A side slowly inching their way back up, versus one slowly moving backwards. For the past half decade this should have been an easy victory for England, but perhaps not. Whether England's own internal turmoil will affect their performance is unknown. What is known is that the players that, only three years ago presaged a bright future, are struggling to live up to that potential. Outside of Pietersen, Strauss and Flintoff, the batsmen too rarely make good runs when they need to, nor the bowlers wickets. While they have given a good account of themselves at times - even in India - their struggles last year against New Zealand are probably a better guide to this series.
Unfortunately for the West Indies they are no different, and probably worse. Outside of Chanderpaul, the batting is either terrible, or frustratingly inconsistent (Sarwan an Gayle). A collapse always seems to loom, and the bowling, while occasionally threatening, is mediocre and too quick to concede runs. The West Indies have had some very good days at home over the past few seasons, but they've never strung enough together to win matches, and series. On that alone, England should win this, but old school fans of West Indies cricket can still hope that this is the series where it all clicks.
An unusual feeling for Australia, being the first series since 1994/95 that Australia aren't expected to win. South Africa are in the enviable position of having too many players to play, with Duminy and Prince needing to slot in, and possibly McKenzie to miss out. Their bowling is equally well placed after a storming one-day victory, and they go in as firm favourites. Nevertheless, they weren't completely dominant in the series in Australia, and will need to keep winning crucial moments to get up.
Australia, having won the final game, and shorn of experienced but woefully out of form "passengers" in Lee, Hayden and Symonds, should be more dangerous than their current one-day form suggests. Much rests on the performances of the young and unknown: Hughes, slotted straight into the top of the order; McDonald or North at six; Siddle, Bollinger and Hilfenhaus (choose two) with the ball; and 36 year old Bryce McGain attempting to exploit old frailties with leg-spin. Hauritz may yet play as well, but with a bowling attack as inexperienced as any to play in the past two decades, Australia will continue to struggle to win key passages of play in the field. The new era in Australian cricket effectively starts now, and this series promises much as a contest, as entertainment, and as fodder for journalists.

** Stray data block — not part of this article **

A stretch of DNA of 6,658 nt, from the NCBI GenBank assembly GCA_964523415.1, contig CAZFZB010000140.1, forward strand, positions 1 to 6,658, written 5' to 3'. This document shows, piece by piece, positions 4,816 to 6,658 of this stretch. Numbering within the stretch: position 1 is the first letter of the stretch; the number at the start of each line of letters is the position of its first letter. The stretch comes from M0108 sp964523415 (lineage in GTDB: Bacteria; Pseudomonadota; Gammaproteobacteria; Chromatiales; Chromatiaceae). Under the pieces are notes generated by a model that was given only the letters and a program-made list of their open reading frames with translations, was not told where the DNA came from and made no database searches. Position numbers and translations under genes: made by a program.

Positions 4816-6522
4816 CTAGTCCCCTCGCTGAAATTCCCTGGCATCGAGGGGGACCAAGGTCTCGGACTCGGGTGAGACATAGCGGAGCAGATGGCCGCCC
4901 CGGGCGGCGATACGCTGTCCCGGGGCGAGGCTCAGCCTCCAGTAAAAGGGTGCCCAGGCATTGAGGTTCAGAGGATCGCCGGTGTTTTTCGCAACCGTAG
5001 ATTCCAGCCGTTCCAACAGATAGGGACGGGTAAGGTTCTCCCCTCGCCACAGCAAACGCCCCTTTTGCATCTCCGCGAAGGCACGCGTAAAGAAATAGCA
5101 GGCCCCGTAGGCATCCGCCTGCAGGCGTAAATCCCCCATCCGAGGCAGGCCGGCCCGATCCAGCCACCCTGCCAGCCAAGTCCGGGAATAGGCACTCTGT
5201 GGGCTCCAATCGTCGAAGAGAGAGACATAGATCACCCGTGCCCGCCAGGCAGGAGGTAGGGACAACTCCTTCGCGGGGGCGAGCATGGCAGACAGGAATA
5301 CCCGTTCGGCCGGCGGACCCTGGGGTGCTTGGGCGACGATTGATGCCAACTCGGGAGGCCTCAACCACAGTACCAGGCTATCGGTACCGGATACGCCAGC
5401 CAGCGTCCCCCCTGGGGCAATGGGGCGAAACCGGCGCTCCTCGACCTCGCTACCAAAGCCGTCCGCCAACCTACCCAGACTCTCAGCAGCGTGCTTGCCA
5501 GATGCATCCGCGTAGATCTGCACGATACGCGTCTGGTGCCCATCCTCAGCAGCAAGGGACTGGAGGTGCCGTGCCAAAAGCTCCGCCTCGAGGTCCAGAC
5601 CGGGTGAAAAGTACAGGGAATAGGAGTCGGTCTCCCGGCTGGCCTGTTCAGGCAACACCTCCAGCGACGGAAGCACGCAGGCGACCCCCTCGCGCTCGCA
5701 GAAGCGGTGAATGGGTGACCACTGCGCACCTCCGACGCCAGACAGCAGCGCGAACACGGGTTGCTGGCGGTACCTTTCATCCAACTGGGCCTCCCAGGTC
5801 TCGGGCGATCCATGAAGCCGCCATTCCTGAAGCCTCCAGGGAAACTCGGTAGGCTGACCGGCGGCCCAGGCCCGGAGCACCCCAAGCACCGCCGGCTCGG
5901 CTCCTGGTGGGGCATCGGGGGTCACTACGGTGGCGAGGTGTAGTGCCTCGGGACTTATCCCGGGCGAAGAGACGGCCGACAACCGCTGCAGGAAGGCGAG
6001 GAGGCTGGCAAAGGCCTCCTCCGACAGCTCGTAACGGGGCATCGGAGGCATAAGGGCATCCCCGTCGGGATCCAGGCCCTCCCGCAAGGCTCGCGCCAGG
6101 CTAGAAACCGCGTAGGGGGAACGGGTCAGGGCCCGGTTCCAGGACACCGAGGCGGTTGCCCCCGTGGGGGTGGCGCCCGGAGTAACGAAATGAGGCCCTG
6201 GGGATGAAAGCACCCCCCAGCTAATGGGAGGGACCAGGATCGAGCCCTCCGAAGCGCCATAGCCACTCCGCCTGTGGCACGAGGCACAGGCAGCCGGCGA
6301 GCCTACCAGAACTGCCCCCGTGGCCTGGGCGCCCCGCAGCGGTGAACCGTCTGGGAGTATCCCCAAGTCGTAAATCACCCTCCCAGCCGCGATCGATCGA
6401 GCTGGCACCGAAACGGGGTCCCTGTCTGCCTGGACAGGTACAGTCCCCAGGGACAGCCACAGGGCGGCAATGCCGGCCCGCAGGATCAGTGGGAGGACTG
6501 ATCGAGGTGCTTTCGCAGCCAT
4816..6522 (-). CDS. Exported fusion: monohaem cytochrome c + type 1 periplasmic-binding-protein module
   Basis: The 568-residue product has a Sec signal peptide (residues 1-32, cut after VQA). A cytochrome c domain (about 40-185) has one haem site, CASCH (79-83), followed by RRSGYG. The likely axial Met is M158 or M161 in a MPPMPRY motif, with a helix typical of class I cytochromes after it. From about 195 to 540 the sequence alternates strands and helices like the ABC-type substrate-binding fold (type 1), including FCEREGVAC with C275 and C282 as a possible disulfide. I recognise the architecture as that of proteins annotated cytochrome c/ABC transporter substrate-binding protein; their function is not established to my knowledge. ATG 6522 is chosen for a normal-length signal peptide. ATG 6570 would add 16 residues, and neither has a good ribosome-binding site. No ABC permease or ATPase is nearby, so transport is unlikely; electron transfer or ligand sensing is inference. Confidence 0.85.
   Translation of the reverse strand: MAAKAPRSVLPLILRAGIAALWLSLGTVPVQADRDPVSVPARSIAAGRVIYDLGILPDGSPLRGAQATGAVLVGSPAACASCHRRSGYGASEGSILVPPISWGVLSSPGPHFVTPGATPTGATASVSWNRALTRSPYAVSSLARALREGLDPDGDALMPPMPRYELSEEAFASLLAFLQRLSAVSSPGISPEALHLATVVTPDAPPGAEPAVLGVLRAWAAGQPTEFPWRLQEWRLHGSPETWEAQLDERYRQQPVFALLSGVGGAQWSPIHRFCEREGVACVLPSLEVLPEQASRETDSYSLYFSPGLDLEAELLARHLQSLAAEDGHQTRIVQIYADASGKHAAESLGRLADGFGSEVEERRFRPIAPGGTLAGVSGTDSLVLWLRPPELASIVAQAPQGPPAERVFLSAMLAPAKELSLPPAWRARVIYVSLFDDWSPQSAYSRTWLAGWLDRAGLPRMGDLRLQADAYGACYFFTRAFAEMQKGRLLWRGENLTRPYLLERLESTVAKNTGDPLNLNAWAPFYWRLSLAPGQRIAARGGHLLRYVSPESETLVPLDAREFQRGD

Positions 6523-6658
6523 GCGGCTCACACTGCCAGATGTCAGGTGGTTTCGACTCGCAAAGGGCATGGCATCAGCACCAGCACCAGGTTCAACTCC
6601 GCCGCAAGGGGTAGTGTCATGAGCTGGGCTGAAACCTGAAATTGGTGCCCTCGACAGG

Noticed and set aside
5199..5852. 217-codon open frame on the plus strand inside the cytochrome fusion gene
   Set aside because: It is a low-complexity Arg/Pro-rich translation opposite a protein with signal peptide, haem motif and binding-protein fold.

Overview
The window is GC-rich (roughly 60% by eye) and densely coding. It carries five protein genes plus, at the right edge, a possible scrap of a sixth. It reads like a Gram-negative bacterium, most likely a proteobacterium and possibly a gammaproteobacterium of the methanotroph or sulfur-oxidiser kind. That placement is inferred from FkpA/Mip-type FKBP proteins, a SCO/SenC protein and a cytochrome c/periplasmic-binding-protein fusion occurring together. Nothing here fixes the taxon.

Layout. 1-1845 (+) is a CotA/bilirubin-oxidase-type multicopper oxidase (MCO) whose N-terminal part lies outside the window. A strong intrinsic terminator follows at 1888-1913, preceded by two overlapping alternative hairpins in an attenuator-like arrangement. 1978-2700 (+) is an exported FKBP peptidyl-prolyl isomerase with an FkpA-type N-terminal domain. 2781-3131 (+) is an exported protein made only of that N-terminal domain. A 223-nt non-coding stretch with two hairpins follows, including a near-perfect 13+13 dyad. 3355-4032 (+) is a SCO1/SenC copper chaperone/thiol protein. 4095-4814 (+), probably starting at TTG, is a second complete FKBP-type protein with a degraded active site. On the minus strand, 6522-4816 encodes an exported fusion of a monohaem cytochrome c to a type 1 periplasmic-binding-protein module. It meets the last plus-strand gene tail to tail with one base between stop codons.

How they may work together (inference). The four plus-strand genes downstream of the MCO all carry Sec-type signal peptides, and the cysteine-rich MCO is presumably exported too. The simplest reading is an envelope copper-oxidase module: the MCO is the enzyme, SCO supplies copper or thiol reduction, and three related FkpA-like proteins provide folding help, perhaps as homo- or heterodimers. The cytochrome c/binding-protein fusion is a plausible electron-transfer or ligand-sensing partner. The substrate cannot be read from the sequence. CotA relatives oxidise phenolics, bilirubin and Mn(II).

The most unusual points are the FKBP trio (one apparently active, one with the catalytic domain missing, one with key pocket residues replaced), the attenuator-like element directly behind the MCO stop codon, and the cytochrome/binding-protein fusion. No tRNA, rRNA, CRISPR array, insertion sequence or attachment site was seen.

The ratings may indicate a Pakistani triumph. However, in their first test series in over a year, missing a number of key players, and playing against a side that defeated them handily in the one-day series, Pakistan should be slight under-dogs. Conversely, Sri Lanka are not a deep side, and have consistently failed away from home in recent years. It is, in other words, a series between two evenly matched and flawed teams. In a better world it would last more than a fortnight.
A series being given surprising importance by India, who, by rights, should win easily, but, on record, could turn out to be embarrassing. New Zealand have a young side, but one that is starting to come together, with several batsmen showing the grit and technique needed to succeed. The bowling is still weak, but at home, and given the carnage they wrecked in Brisbane against Australia, India's batting will need to be watchful. Much will depend on two things: the Indian top order, with Gambhir, Dravid and Tendulkar the technicians capable of consistently playing New Zealand out of any game; and the weather, which may contrive to prevent any play, and any result. It is very hard to see New Zealand playing consistently enough across five days to win games, nor bat long enough to draw them without the weather intervening, but unlike the recent past, they'll put up a fight.
Idle Summers 5th February, 2009 12:03:49 [#]
Ratings - February 2009
Ratings - February 2009